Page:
Michael Anderson – Michael Anderson. When the individual does not roger up, the
Marine’s rifle is then stuck into the ground, bayonet-end down. Then the boots
are placed in front of the rifle. The helmet is placed on top of the rifle
butt, with the Marine’s dog tags dangling from the top.
years ago I officiated at a funeral for a Marine veteran of World War I right
here in this cemetery. I was pastoring a church in Fresno, and I was still a
Staff Sergeant in the Marine Corps Reserve. The next month I was commissioned a
chaplain in the United States Navy. I admit, I don’t recall the location of the
grave, nor do I recall the gentleman’s name.
there are 6,665 names on the wall of those who have died for our country since
9-11. They all have family, friends, and others who knew and loved them. They
will be remembered for many years to come. Will future generations remember
beyond that? I pray to God that they will.
I want you to know this most of all. Your life is never forgotten. In fact,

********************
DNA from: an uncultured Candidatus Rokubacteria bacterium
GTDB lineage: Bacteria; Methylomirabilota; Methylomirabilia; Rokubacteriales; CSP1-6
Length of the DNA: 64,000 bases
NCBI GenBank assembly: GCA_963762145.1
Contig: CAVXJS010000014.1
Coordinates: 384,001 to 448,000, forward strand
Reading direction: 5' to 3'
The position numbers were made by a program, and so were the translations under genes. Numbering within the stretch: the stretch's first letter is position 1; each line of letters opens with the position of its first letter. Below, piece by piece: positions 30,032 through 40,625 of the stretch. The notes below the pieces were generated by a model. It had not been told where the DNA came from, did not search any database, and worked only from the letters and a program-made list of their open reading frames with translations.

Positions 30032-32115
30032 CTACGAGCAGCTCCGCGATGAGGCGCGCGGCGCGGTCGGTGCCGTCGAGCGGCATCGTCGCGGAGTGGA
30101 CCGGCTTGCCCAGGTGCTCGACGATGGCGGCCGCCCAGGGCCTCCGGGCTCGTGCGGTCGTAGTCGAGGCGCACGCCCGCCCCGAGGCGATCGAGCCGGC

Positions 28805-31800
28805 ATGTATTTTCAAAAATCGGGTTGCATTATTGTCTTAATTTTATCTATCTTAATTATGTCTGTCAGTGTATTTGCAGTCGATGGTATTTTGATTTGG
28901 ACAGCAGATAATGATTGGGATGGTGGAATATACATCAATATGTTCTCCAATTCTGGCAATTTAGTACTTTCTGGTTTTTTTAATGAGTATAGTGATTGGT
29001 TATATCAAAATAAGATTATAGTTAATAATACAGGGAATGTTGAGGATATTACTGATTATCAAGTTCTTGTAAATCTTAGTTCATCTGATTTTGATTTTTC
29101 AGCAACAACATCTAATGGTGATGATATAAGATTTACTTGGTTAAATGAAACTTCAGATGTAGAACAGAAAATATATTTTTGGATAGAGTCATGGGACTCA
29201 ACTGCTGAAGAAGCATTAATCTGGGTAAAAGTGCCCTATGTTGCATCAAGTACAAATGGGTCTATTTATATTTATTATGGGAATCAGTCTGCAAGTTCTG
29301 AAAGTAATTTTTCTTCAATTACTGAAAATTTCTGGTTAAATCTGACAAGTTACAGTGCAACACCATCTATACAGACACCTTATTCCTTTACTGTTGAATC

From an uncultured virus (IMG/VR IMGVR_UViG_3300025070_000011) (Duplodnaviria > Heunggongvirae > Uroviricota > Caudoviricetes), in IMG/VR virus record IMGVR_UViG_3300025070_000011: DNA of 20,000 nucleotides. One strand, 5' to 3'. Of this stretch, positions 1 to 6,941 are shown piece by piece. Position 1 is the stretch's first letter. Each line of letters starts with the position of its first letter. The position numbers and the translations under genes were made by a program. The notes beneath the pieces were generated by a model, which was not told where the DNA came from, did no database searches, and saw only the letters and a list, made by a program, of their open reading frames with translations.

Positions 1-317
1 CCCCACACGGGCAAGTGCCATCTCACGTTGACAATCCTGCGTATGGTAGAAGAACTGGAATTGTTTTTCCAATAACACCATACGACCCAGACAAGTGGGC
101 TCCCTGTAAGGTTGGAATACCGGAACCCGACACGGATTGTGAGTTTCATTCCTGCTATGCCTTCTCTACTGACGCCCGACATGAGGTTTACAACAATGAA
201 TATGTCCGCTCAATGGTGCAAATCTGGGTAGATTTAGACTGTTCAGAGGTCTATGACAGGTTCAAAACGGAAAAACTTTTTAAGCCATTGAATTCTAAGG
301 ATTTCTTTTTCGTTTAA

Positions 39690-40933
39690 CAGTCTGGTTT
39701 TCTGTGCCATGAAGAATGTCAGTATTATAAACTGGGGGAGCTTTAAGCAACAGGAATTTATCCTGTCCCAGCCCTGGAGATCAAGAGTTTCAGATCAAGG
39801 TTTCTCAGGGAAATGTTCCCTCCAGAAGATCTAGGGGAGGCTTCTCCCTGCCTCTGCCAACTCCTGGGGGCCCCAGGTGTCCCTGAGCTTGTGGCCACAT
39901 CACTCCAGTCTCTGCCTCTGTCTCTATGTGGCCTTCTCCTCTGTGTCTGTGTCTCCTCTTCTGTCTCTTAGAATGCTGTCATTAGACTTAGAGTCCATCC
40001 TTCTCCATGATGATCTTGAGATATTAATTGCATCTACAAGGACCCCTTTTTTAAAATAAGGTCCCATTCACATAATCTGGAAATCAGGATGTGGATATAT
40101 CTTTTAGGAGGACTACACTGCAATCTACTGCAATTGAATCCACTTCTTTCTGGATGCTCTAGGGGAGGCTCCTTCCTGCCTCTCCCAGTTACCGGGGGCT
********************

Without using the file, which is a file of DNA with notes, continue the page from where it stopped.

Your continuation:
your name is always known – on into eternity – by God who loves you and values
you more than you can ever know. Your name is ever on his heart and lips. You
are precious in his sight. And even after all the graves are grown over and the
tombstones are cracked and broken, God still loves you.
said these amazing words: “Greater love has no one than this: to lay down one’s
life for one’s friends.”
we remember here today loved their country, loved their families, and loved
their friends, and willingly and lovingly laid down their lives for you and me.
honors such sacrifice and, trust me, it will never be forgotten. Never!